High-frequency traders (HFTs) are characterized by their use of sophisticated and incredibly fast computers to trade securities like stocks, options, and even currencies. They usually use algorithms to analyze market data and enter their orders. HFTs profit from their speed and small but consistent profits.
The problem starts when these same features start to disrupt and destabilize the markets.
For example, HFTs supposedly practice “flash trading” where they see orders milliseconds before the other market players do. And for computers that trigger orders with hyperspeed, milliseconds are all they need to make profits.
Another popular claim against HFTs is “quote stuffing,” or the practice of flooding the market with orders and then immediately canceling them. This confuses other market players into thinking that there is activity and demand in the currency pair.
Last but definitely not least, other market players hold a grudge against HFTs for their statistical arbitrage advantage. Apparently, HFTs capitalize on sudden discrepancies in the forex market. For example, HFTs can profit from a release of a news report in the U.K. milliseconds before it even reaches New York’s trading platforms.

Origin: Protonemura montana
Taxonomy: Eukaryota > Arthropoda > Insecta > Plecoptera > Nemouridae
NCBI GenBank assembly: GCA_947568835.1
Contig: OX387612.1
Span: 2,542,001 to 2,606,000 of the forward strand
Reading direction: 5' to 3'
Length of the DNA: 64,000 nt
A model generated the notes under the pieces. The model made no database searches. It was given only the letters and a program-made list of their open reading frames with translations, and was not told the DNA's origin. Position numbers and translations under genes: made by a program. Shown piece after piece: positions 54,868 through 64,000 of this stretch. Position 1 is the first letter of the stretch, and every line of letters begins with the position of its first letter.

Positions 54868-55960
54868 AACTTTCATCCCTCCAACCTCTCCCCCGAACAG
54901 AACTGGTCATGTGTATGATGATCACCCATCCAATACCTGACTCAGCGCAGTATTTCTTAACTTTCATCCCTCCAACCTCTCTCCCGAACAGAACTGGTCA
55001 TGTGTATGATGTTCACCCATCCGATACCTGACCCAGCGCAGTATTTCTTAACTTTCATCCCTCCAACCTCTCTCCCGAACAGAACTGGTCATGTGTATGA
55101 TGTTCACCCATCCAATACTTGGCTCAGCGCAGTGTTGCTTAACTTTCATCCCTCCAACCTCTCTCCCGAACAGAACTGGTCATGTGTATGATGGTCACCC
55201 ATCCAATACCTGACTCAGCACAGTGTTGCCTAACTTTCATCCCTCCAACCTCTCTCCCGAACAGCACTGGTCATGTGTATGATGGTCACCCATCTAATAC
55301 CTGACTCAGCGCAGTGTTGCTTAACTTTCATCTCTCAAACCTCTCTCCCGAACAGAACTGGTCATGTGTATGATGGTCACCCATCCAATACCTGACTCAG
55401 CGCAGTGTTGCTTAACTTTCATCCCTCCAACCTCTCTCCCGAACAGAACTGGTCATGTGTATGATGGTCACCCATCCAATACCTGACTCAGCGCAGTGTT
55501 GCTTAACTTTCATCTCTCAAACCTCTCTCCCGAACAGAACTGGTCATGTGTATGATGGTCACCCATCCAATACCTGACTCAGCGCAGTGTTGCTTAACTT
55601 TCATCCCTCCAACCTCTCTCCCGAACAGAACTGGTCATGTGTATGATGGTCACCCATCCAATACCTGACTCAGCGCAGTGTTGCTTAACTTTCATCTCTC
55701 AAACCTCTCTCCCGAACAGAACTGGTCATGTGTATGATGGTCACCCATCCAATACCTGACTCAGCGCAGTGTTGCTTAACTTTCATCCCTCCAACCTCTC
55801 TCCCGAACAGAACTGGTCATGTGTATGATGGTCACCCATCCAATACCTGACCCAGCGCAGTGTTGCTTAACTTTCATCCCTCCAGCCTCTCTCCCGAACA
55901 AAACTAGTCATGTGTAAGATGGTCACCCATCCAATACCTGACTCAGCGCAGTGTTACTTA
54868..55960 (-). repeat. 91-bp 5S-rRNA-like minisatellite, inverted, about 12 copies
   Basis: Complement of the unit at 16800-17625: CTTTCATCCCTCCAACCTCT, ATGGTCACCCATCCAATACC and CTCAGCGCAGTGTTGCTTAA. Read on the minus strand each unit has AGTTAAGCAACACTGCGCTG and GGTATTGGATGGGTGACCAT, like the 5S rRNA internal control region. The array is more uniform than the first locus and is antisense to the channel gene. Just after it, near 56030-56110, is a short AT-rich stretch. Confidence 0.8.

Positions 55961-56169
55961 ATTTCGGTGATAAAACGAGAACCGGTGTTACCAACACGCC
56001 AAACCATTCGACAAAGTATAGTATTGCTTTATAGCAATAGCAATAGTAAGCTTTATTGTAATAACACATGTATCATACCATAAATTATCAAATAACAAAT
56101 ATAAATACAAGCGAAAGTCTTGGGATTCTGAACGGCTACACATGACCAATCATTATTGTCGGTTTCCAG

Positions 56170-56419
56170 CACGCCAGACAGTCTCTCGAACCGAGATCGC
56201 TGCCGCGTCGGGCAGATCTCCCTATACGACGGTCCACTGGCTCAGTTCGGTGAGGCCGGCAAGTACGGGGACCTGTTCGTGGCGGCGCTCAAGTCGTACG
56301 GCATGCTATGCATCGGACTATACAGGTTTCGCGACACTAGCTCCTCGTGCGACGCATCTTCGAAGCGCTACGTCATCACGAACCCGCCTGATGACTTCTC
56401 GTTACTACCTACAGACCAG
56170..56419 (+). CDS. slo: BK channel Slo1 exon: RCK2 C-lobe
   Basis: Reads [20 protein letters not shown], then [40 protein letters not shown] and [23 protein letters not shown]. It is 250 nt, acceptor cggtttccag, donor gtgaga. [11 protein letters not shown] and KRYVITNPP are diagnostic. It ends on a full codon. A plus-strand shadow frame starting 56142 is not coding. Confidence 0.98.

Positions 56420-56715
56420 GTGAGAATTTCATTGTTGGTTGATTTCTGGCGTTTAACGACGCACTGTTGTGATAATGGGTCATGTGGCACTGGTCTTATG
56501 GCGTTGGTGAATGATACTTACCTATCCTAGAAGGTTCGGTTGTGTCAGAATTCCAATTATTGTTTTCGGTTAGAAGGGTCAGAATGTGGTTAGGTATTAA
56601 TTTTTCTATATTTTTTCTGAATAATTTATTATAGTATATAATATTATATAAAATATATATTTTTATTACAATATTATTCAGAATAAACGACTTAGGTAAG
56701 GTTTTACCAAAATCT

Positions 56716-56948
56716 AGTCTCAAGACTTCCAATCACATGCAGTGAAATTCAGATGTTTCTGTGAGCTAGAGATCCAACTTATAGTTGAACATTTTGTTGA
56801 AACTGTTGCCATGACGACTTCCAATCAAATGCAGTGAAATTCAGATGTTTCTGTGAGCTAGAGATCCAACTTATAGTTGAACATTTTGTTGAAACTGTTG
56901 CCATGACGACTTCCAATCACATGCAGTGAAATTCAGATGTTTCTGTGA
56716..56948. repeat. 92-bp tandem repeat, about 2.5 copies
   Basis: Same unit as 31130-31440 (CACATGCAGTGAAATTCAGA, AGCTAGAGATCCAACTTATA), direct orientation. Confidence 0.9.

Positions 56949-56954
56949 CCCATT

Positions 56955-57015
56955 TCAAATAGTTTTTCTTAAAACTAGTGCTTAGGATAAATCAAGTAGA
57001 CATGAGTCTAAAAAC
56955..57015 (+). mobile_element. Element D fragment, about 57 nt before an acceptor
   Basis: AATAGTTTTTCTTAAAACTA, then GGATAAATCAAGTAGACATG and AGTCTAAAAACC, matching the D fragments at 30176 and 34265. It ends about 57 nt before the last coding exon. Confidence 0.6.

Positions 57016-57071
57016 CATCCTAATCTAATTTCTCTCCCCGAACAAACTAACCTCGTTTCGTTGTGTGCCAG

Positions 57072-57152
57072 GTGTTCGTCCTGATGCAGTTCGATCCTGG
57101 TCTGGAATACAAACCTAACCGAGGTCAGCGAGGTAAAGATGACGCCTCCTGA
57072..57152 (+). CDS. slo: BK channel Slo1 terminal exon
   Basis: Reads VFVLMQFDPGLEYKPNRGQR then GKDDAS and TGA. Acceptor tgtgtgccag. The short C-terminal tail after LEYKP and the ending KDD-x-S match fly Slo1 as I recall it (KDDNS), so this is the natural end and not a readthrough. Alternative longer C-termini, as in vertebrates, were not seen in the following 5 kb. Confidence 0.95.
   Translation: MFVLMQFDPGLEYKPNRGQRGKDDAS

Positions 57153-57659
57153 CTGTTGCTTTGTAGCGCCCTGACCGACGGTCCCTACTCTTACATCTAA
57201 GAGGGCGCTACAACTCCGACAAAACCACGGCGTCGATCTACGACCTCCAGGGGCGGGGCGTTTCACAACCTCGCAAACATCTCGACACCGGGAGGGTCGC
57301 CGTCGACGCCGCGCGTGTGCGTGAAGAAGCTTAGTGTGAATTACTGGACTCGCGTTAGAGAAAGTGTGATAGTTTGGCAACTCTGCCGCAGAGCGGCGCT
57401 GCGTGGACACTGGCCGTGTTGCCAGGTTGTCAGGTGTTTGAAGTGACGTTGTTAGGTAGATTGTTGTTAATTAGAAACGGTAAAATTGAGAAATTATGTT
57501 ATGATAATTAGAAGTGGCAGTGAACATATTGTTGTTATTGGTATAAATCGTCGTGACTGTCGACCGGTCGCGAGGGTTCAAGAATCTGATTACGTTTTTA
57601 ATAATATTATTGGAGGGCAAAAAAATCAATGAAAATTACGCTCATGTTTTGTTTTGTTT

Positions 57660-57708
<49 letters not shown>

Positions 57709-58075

But other market participants aren’t taking this lying down. To better understand price action and combat HFTs, old-school traders are using new tools and questioning prices they receive. Through such actions, they’re hoping to bring back trust and stability into the forex markets.
A few investment banks have joined the fight against HFTs by offering new trading platforms, such as Tradition’s traFXpure, that aim to put an end to market manipulation and high frequency trading.
As a matter of fact, five banks have already signed on to support traFXpure, which claims to nullify high frequency traders’ speed advantage over manual traders.
Even FXCM is taking action against HFTs. Last month, it announced that it’ll be teaming up with Credit Suisse to roll out FastMatch. This new forex trading platform is expected bring “the speed and transparency of equities trading” to the forex world to give manual traders a fighting chance against HFTs.
It’s clear that high-frequency trading, which was once considered the future of trading, is receiving a lot of flak from other market players. Many are worried that these HFTs could take over the markets.
But while we can’t say for certain whether the market will eventually fall into the hands of HFTs, for now at least, it seems that manual traders are fighting back.